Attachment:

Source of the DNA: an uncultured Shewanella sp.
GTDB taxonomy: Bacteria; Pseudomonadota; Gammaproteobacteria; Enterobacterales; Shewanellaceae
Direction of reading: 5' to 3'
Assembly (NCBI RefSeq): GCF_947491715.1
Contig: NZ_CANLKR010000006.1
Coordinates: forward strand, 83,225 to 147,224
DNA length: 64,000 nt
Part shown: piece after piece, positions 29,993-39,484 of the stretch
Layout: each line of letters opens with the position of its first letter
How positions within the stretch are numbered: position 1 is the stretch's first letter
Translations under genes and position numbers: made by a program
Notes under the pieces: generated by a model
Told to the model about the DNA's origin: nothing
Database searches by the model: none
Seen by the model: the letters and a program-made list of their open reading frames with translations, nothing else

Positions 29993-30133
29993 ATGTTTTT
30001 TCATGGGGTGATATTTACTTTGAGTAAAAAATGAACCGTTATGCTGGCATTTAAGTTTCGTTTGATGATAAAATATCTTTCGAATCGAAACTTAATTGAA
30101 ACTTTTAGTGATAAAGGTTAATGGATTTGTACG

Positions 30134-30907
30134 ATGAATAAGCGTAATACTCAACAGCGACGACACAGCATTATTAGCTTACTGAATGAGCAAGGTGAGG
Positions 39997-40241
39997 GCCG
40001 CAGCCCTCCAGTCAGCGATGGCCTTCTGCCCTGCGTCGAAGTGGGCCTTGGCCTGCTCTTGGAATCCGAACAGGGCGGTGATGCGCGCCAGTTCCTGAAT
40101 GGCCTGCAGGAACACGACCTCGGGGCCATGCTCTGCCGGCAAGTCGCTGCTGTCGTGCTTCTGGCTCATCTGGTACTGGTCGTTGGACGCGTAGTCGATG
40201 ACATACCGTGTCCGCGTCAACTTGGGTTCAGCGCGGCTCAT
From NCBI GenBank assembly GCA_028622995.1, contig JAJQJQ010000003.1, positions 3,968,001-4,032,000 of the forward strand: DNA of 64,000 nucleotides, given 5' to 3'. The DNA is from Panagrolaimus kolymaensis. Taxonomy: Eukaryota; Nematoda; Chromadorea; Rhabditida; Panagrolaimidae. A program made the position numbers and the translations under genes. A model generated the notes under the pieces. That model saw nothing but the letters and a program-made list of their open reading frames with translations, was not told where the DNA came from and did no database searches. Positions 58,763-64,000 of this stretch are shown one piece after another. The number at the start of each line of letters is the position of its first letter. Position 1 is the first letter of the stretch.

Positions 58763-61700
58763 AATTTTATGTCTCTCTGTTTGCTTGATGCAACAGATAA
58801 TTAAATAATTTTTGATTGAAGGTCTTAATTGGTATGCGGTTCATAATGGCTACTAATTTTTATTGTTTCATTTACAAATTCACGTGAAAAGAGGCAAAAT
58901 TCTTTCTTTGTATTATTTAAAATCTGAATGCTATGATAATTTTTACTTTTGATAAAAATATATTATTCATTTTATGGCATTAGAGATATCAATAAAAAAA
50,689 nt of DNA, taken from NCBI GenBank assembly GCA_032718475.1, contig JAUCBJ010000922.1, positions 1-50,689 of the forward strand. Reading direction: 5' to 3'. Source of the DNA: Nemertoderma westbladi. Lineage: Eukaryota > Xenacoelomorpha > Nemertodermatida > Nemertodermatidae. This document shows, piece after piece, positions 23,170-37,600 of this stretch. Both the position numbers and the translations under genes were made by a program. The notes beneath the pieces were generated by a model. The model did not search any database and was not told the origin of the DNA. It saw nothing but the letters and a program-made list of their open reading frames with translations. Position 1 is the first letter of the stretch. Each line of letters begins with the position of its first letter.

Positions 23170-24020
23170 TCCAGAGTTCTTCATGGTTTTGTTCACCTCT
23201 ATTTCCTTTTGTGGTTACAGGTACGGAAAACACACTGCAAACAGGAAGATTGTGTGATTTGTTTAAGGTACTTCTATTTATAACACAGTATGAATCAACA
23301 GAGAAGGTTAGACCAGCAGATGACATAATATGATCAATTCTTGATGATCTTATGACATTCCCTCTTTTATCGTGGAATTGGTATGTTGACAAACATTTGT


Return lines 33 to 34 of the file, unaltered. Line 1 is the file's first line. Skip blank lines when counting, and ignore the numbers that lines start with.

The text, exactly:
Positions 23170-24020
23170 TCCAGAGTTCTTCATGGTTTTGTTCACCTCT